WASHINGTON – The Russians arrived carrying a wooden briefcase branded with the double-headed eagle of Russia’s Great Coat of Arms.
They handed it over to the Americans.
“This is amazing to find that Russian film archivist have preserved these films,” Grant Harris,the Library of Congress’ head of European reading room,said.
According to a study conducted by the National Film Preservations Board in 1993,less than 20 percent of 1920s feature films have survived in complete form.
Many of the surviving pictures have been discovered sitting quietly in foreign film archives across the globe. It is these copies the Library of Congress seeks to bring home.
“The loss of such a high percentage of films from the silent era is due to neglect or fires and sometimes outright destruction,” Patrick Loughney,chief of the library’s Packard Campus of the National Audio-Visual Conservation Center,said.
Loughney described nitrate film as organic,much like food. It needs refrigeration to remain stable. Otherwise,it becomes brittle and begins to decompose.
Nitrate film is extremely flammable,and many films were lost in accidental fires. At times,entire film vaults and theaters have burned down. Many more silent films were lost when,in the same way new car models replace old ones in car dealerships,silent films were pushed out of storage to make room for talking films,Loughney said.
Alexander Vershinin,director general of the Boris Yeltsin Presidential Library,and Librarian of Congress James H. Billington kicked off the event by signing a transfer form for the first 10 silent films to be repatriated. A second form set up an agreement for future transfers of the remaining silent films in Russian archives.
Although it is not clear how often or in what quantity they will be sent over,initial research by the Library of Congress estimates up to 200 movies produced by U.S. movie studios have survived in Gosfilmofond,the Russian state film archive. In an interview,Billington said it might be closer to 300.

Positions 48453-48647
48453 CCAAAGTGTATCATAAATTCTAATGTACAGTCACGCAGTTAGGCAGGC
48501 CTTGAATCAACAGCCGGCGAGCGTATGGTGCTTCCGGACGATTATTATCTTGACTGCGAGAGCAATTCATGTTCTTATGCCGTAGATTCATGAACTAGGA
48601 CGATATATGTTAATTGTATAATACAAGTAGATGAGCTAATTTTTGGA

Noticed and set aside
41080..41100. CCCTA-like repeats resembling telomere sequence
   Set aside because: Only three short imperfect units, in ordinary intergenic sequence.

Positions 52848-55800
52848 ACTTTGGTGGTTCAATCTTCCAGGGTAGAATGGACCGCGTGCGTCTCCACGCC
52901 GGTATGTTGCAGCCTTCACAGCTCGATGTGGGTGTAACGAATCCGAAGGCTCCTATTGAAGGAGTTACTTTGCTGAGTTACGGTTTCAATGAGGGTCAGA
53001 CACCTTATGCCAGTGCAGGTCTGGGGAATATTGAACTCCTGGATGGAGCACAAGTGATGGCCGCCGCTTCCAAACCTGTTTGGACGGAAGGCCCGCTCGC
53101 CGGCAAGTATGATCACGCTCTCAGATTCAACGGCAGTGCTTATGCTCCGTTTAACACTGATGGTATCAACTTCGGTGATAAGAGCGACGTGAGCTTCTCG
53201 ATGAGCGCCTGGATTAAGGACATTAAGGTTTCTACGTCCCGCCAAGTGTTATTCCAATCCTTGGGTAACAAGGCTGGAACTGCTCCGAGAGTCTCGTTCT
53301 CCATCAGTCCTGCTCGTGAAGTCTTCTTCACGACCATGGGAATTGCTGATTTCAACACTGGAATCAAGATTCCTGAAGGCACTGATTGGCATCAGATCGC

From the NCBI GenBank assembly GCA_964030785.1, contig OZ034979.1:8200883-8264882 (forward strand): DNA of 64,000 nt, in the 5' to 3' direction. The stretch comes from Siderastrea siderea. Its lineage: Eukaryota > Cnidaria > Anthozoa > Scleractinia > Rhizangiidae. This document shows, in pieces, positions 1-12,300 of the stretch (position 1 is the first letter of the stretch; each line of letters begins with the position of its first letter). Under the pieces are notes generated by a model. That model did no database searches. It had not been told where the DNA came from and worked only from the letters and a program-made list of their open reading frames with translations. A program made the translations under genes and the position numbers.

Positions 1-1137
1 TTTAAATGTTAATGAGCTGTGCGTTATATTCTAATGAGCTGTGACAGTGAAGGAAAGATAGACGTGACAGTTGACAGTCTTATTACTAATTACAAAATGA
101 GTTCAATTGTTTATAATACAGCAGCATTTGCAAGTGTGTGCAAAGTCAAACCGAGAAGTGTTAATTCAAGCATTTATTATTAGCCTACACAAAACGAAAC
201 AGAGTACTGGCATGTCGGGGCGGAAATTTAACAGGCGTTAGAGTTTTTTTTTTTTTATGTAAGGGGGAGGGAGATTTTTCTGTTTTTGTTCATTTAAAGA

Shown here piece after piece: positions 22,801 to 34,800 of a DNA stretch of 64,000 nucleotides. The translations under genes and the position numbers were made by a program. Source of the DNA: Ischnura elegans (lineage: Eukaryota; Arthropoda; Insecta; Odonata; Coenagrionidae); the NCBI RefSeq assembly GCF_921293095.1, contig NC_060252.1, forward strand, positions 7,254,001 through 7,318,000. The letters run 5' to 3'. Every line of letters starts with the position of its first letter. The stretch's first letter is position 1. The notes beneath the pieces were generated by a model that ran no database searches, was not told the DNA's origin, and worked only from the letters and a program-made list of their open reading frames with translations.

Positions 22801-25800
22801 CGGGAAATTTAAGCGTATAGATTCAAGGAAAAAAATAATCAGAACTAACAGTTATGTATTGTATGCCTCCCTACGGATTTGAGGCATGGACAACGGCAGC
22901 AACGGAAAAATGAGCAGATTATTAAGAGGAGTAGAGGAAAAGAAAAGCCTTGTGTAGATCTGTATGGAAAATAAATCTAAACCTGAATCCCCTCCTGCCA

Vladimir I. Kozhin,head of management and administration for the president of the Russian Federation,personally presented Billington with the museum-quality briefcase containing the 10 individually packaged and branded computer hard drives containing digital copies of the original films.
In the tradition of both countries,Russians and Americans tapped wine glasses in a toast to seal the ceremony.
“It was a token of their esteem and appreciation for what Dr. Billington has done for Russian libraries and archives,” Loughney said.
“It means good communication and respect to each other. It means cooperation,” Nikolai Borodachev,director general of Gosfilmofond,said through a translator.
Early works by the directors of “The Great Gabbo” and “The Wizard of Oz” are present in the first batch of repatriated films.
“It’s like recovering lost canvases by Picasso or Monet,” Loughney said.
The intertitles – the screens between scenes that narrate these silent stories – are in Russian. The next step for the Library of Congress will be to find the original scripts and restore the intertitles to English.
These films,including “Your’re Fired” (1919),directed by James Cruze,and “The Call of the Canyon” (1923),directed by Victor Fleming,will be available for public screening within a month.